Wednesday, 5 November 2014
Capitol Ballroom AB (Madison Concourse Hotel)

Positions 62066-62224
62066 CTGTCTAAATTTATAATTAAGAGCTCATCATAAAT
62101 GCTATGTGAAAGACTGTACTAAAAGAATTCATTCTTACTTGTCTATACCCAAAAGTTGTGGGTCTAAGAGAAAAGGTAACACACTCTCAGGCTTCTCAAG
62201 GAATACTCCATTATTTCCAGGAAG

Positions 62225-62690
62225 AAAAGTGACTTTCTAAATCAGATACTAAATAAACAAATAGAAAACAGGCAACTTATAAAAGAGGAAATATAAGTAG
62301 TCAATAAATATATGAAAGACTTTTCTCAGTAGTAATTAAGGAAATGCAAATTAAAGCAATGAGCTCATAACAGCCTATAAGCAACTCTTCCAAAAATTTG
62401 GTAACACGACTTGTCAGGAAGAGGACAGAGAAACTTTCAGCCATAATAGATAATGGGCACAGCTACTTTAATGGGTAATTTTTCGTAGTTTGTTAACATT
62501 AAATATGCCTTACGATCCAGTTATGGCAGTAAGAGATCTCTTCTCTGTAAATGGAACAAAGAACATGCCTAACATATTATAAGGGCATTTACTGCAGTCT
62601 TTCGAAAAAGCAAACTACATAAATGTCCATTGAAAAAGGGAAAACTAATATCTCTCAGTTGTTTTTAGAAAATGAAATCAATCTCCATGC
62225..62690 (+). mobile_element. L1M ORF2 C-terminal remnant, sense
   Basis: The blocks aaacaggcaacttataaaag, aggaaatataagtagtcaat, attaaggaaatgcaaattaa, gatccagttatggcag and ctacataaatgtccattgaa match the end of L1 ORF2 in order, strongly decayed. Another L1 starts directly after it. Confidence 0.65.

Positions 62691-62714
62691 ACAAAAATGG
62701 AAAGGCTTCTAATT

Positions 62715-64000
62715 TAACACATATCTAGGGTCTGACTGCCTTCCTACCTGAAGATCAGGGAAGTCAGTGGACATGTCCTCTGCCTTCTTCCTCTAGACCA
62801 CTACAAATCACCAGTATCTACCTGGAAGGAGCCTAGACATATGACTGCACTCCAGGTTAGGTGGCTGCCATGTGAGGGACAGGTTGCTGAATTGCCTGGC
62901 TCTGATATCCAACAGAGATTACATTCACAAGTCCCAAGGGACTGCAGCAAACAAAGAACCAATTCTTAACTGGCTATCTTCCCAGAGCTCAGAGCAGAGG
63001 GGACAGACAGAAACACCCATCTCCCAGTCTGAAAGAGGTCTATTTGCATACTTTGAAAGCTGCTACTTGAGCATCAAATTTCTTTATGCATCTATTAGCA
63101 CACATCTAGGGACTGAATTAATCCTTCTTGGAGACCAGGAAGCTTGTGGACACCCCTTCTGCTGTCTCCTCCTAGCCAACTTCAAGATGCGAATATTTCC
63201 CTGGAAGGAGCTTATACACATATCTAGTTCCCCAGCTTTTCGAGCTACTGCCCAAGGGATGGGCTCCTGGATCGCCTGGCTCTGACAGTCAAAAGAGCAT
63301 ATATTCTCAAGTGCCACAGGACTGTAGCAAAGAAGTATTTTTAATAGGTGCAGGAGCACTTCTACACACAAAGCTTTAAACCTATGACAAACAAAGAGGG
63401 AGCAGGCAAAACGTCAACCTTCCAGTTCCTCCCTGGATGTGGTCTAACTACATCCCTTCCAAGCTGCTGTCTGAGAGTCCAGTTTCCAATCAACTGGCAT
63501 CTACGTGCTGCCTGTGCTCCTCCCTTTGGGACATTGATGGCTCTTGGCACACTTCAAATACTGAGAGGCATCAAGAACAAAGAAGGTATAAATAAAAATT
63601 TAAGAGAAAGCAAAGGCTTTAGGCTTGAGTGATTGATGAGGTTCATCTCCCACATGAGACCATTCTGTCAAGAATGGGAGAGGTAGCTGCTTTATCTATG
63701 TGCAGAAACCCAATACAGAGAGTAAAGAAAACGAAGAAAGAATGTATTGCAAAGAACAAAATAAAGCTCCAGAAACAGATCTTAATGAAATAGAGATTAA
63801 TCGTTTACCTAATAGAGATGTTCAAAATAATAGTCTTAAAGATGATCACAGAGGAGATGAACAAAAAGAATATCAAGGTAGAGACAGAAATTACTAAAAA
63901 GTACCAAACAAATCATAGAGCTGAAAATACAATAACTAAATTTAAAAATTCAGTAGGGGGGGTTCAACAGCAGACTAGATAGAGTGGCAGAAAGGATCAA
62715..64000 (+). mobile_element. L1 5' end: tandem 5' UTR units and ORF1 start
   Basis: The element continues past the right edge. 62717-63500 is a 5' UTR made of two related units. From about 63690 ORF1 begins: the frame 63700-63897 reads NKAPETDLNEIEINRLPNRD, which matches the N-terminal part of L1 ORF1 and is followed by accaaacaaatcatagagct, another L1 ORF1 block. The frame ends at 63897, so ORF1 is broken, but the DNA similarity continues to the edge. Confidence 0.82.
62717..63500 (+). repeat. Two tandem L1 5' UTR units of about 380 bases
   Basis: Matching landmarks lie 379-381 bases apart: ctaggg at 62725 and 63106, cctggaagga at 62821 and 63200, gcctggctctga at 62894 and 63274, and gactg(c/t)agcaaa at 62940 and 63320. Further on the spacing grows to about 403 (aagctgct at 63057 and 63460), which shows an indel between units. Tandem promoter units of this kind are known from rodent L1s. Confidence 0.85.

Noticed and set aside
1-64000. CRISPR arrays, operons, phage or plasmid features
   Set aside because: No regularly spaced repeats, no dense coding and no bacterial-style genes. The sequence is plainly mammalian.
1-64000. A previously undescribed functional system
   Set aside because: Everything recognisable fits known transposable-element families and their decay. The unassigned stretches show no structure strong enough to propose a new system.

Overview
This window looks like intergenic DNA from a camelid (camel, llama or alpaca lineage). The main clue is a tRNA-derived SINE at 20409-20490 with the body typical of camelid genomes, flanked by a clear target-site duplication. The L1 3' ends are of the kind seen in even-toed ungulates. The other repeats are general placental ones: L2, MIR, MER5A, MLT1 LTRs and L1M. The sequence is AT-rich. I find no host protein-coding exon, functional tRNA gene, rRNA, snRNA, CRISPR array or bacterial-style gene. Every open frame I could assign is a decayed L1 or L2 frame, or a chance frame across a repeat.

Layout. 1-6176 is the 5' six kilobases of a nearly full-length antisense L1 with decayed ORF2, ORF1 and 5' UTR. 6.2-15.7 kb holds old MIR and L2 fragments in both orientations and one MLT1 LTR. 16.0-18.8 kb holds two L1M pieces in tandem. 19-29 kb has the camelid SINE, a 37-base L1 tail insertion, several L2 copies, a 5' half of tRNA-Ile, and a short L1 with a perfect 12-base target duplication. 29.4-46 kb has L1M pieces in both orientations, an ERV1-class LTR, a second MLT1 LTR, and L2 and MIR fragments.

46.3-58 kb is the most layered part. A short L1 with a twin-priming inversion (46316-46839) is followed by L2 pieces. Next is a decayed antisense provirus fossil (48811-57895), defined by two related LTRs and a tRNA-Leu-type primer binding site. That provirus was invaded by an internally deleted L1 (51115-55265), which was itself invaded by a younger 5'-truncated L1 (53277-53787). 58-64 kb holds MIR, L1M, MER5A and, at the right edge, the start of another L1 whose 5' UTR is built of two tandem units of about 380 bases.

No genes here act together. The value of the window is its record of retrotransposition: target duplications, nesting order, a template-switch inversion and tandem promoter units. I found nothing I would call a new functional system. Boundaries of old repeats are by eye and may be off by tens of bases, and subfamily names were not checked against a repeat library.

The gravity wave patterns that emerge as convective outflow meets a transverse background flow are known as transverse bands, which are a known aviation hazard. However, even today, it is difficult to use the identification of gravity waves in satellite imagery effectively in real-time aviation hazard awareness. The reasons for this include the often short-lived nature of the event, the lack of objective and quantitative identification, and the need for additional information to distinguish benign from hazardous events. It is important to improve the real-time awareness of gravity waves and transverse banding because of their connection to in-flight turbulence, which can lead to injuries among passengers and personnel, as well as expensive damages to aircraft. In this presentation we will show results of recent research to identify hazardous transverse banding, define as a transient (3-18 hour) appearance of gravity waves roughly perpendicular (transverse) to the jet stream in the upper troposphere. We will also show results from our investigation into the viability of using an ancillary numerical model to assign an accurate height to these events.
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